Despite the fact that recent efforts to control/eradicate malaria have contributed to a significant decrease in the number of cases and deaths, the disease remains a global health challenge. Vaccines based on mosquito salivary gland antigens are a potential approach for reducing vector populations and malaria parasites. The Anopheles AGAP007752 gene encodes for a glucose transporter that is upregulated during Plasmodium infection, and its knockdown decreases the number of sporozoites in mosquito salivary glands. These results together with the fact that glucose is a vital source of energy suggested that a glucose transporter is a candidate protective antigen for the control of mosquito infestations and Plasmodium infection. To address this hypothesis, herein we investigate the effect of mice vaccination with an immunogenic peptide from mosquito glucose transporter on Anopheles stephensi fitness and Plasmodium berghei infection. We showed that vaccination with a peptide of glucose transporter reduced mosquito survival by 5% when compared to controls. However, the reduction in Plasmodium infection was not significant in mosquitoes fed on vaccinated mice. The effect of the peptide vaccination on mosquito survival is important to reduce infestation by malaria vectors. These results support further research on developing glucose transporter-based vaccines to reduce mosquito fitness.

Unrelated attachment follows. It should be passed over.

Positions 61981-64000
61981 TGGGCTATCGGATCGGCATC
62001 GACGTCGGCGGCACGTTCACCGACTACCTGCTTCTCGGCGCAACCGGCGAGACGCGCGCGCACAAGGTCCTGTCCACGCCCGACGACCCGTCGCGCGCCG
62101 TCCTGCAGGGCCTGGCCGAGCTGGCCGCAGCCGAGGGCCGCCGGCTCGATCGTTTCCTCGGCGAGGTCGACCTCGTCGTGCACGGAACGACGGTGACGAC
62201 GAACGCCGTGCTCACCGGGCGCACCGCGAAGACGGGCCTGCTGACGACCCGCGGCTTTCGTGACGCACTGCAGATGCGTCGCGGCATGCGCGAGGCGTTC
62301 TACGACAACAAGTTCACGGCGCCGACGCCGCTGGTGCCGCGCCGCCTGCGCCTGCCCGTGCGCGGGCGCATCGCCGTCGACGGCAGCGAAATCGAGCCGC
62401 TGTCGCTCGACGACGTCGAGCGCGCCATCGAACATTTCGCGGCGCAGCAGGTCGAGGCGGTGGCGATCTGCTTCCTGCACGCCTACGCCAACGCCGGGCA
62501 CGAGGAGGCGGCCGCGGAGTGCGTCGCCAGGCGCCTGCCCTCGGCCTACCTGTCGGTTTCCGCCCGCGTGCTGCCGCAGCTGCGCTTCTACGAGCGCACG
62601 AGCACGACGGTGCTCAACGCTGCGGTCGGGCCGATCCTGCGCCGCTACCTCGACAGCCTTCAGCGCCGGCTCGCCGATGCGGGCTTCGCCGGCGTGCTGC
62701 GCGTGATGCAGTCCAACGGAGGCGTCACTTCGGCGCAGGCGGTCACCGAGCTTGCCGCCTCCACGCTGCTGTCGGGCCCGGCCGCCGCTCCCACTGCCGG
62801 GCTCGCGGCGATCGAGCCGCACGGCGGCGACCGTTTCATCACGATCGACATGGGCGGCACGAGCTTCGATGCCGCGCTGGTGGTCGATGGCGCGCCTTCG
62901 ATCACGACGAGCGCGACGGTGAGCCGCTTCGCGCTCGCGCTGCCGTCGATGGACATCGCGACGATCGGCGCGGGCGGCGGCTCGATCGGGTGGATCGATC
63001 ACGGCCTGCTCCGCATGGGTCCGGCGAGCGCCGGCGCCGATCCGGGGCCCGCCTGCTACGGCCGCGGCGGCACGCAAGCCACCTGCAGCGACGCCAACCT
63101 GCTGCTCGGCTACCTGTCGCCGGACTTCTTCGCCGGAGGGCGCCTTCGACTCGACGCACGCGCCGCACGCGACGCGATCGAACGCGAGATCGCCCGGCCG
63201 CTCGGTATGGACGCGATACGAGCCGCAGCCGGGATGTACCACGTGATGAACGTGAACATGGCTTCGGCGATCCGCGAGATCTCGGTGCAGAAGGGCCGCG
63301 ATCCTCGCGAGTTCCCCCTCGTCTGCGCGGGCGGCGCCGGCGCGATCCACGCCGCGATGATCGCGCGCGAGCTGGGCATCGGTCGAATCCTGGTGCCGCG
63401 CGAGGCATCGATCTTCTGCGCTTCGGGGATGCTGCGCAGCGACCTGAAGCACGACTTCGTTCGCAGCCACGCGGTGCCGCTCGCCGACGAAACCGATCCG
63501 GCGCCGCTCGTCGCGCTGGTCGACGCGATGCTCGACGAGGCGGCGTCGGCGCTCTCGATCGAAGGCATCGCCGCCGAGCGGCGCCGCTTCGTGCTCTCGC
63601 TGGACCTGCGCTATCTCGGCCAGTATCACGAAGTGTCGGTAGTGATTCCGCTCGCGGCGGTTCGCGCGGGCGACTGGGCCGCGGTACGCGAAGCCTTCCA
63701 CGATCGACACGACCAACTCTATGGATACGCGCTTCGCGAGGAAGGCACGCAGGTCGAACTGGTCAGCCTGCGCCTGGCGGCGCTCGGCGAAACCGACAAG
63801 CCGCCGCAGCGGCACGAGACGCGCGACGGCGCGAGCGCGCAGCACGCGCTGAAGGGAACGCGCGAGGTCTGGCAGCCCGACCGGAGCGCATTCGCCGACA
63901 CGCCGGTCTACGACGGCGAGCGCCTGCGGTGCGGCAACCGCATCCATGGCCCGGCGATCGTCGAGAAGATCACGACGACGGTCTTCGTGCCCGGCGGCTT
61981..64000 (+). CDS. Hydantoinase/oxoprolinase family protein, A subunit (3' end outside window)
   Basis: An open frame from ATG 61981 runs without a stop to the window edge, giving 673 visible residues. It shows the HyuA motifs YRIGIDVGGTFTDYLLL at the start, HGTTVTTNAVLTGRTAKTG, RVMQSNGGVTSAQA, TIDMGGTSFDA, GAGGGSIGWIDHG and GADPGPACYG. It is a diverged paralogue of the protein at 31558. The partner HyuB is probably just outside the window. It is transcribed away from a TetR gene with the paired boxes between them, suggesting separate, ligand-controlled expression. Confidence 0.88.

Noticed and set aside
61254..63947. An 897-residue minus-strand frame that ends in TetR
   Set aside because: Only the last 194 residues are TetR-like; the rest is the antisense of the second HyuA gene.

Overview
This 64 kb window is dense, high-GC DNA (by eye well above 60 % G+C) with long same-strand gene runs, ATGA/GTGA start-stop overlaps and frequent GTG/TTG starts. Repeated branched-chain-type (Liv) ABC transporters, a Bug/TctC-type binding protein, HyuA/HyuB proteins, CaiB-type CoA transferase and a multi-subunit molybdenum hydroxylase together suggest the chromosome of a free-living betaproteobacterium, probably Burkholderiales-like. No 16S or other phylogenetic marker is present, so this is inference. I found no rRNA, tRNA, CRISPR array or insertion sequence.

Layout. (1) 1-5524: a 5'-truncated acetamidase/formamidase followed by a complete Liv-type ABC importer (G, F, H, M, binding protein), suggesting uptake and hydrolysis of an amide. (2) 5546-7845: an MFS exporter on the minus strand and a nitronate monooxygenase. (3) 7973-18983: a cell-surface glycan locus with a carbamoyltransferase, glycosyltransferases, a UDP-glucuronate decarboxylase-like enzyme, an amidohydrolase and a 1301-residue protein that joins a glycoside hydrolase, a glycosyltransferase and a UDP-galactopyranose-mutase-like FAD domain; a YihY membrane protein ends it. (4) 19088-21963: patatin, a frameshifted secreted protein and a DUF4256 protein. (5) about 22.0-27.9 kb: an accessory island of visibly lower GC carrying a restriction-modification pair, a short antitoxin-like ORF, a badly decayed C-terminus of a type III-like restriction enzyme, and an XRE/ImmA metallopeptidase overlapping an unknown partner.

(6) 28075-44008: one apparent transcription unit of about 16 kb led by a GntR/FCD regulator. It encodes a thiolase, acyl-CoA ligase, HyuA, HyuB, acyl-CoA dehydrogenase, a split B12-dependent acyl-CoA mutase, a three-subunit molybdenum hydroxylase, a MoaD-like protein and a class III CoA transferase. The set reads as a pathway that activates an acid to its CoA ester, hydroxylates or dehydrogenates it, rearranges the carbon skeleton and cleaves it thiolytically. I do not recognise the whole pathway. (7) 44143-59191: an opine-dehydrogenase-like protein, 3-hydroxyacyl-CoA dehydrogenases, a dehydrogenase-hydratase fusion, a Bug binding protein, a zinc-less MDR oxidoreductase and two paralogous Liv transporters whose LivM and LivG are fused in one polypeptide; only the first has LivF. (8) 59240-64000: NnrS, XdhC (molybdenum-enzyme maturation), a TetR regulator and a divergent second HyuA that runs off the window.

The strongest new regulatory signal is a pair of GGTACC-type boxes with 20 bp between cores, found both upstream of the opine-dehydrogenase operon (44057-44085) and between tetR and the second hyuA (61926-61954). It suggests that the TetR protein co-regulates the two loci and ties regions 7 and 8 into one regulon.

- Transmission-blocking vaccines
- Plasmodium vivax
- Aedes aegypyi